There is an old saying that oppositions don’t win elections; governments lose them. This is an election that the government emphatically lost, but the opposition did not win. The only winners are the Greens, who have attracted droves of disaffected Labor voters and who have run a principled campaign backed by a comprehensive policy platform. As well as winning a lower-house seat for the first time in a general election, the Greens will likely have nine senators from 1 July next year, and I expect will have a close working relationship with Wilkie. That’s a huge win for the Greens and an impressive vote for change.

Of course, it’s easy to have a great policy platform when you don’t have the nuisance of having to implement it. Now the Greens will hold real political power for the first time, possibly in support of a minority Labor government, and certainly holding the balance of power in the Senate (but not until 1 July). The way they exercise that power will be keenly watched, and will test the party. The downfall of the Australian Democrats was ultimately in how they exercised power when they had it, and the Greens will need to find a balance between idealism and pragmatism if they are to succeed.

As for the Labor Party, the recriminations over today’s failure are already starting. The Greens will be blamed, for taking votes and seats away from Labor, even though most of those votes were returned through the preference system, and the two seats lost due to Greens influence, Melbourne and Denison, will back Labor ahead of the Coalition in parliament. The media will be blamed, and rightly so, for its failure to look beyond the intra-party squabbles and personalty issues and its abysmal failure of policy analysis. Kevin Rudd will be blamed, for his (assumed) rearguard spoiler action against Gillard. Mark Latham will be blamed. Queensland and NSW state Labor will be blamed.

But will anyone take the blame within the Labor Party machine that orchestrated this catastrophe? I doubt it.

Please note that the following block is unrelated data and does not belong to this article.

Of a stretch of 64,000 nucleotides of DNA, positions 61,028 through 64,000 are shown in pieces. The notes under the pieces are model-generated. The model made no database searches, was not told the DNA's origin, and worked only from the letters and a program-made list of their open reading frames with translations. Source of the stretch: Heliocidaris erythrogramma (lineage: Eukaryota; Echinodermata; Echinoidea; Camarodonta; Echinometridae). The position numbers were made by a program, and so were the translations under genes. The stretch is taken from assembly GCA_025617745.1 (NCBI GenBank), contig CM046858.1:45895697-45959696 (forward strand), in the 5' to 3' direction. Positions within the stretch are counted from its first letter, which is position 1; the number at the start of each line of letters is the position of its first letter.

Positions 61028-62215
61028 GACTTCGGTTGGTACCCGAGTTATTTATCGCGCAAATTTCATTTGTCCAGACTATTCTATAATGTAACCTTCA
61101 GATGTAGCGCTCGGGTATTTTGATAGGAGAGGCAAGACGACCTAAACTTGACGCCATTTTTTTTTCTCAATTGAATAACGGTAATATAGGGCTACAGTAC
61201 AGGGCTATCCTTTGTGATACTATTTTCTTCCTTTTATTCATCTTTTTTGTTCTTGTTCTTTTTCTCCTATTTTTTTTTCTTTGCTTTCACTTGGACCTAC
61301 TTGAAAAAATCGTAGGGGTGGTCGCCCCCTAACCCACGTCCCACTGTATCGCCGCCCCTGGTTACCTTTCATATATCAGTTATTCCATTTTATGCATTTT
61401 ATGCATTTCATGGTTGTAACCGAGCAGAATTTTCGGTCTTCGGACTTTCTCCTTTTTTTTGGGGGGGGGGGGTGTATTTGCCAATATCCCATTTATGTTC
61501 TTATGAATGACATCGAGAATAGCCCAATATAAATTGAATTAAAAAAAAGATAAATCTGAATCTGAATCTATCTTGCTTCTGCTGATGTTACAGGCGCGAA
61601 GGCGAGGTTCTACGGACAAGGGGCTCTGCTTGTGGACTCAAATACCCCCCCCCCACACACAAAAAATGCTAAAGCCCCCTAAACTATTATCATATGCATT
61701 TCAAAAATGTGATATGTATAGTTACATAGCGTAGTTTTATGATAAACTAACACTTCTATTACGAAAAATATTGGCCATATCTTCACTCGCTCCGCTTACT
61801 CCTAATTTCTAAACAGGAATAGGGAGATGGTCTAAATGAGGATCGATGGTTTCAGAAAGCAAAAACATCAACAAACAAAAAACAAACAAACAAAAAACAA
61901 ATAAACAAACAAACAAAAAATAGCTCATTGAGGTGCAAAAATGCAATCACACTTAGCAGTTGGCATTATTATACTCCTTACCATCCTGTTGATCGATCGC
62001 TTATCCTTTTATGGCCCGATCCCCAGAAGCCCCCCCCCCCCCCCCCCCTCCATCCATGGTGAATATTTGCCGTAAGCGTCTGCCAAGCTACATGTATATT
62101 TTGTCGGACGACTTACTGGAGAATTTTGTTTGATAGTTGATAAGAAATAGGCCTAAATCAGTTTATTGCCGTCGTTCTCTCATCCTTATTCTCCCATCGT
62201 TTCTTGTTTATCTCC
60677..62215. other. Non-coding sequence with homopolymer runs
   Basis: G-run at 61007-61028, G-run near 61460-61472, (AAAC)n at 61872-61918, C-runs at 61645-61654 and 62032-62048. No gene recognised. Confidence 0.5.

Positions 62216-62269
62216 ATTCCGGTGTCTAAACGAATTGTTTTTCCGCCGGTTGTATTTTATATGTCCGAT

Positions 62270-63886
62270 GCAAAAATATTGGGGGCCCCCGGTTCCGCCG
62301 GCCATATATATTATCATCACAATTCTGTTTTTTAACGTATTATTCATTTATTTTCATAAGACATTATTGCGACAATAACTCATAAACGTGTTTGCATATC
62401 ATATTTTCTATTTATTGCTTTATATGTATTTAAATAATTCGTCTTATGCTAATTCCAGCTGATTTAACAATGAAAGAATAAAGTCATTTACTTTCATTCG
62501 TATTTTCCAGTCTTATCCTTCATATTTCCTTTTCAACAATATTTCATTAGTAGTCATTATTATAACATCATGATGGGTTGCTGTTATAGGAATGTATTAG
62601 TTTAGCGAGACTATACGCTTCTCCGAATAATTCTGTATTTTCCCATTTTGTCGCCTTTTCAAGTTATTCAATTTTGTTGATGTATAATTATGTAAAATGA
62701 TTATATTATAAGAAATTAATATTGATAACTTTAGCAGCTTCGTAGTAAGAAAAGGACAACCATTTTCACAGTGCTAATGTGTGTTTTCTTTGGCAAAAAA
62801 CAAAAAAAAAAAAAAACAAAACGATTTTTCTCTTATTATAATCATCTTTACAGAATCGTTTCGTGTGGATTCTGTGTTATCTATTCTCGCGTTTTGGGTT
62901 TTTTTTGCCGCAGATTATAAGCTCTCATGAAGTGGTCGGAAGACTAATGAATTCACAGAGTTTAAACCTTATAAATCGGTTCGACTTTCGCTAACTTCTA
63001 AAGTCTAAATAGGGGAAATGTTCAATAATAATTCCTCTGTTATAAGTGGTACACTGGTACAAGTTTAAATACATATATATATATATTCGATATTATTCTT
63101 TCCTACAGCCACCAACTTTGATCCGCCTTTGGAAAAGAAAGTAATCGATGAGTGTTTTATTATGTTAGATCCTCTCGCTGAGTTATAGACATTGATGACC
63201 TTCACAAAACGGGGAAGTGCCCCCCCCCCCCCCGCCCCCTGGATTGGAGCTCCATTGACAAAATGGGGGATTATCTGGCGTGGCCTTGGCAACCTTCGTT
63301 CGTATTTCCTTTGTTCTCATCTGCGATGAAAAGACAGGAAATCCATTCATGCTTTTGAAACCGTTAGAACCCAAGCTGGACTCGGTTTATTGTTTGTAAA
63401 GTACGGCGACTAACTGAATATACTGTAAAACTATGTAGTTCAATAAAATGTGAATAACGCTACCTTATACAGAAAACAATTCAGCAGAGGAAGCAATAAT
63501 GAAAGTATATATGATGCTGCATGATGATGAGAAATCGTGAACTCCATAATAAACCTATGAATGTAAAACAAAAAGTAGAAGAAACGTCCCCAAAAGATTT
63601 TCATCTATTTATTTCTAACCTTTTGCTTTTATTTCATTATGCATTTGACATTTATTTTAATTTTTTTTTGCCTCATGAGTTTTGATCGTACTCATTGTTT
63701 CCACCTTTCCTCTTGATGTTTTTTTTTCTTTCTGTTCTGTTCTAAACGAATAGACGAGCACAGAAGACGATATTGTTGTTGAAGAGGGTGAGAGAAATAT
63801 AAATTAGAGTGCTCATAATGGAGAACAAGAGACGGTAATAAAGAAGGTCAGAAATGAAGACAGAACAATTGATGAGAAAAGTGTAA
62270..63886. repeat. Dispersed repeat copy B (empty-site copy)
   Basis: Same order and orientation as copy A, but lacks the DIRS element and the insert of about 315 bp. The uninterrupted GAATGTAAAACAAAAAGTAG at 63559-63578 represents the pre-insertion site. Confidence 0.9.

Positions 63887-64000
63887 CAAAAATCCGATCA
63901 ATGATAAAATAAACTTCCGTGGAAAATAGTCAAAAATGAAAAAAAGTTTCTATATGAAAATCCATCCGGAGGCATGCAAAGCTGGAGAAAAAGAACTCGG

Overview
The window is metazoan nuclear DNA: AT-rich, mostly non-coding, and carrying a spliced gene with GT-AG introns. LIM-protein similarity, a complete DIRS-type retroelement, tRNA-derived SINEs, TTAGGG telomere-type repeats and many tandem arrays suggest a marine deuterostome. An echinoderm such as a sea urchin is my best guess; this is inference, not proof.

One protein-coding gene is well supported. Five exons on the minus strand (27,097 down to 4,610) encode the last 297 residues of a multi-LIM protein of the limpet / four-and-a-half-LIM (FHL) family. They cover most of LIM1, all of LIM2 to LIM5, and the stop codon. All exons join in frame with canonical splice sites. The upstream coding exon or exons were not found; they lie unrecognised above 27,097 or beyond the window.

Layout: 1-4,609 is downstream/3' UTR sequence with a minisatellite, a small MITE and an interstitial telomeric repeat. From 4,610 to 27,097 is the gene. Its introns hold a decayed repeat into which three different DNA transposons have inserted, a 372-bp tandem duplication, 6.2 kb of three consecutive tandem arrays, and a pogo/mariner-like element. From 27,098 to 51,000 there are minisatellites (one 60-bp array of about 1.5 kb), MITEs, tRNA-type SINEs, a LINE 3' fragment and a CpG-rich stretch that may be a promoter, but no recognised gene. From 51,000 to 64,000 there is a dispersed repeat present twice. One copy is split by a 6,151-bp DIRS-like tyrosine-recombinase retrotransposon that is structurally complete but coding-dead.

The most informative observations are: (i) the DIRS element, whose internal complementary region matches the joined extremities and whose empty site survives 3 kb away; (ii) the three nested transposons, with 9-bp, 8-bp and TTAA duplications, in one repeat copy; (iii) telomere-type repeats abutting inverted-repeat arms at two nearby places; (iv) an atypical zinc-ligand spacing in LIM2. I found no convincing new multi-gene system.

You have to blame someone, and you can’t blame yourself – that would require a level of humility and introspection that is beyond the ALP.

UPDATE, 1PM: Karl Bitar and Bill Shorten have both been on TV this morning arguing that it was the cabinet leaks in the early days of the campaign that led to the loss. Not their decision to dump Kevin Rudd, not their decision to go to an election too early with no narrative and no coherent message, not the appalling way they conducted the campaign. No, it’s somebody else’s fault.

With ‘strategists’ like Bitar and Shorten, the ALP is doomed.

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I don’t care who wins, as long as Tony Abbott loses

Tony and Julia

It’s polling day today. This great ritual of democracy ought to inspire and excite us, but like a lot of Australians, this time round I’m more depressed than inspired, and more angry than excited.

Over the last five weeks we have lived through the most negative, cynical and dispiriting election campaign in memory. Virtually devoid of policy debate, unrelentingly negative from the get-go, a squalid race for the bottom that reflects the parlous state of politics in Australia. If, as they say, you get the politicians you deserve, then we must have done something very bad to deserve this lot.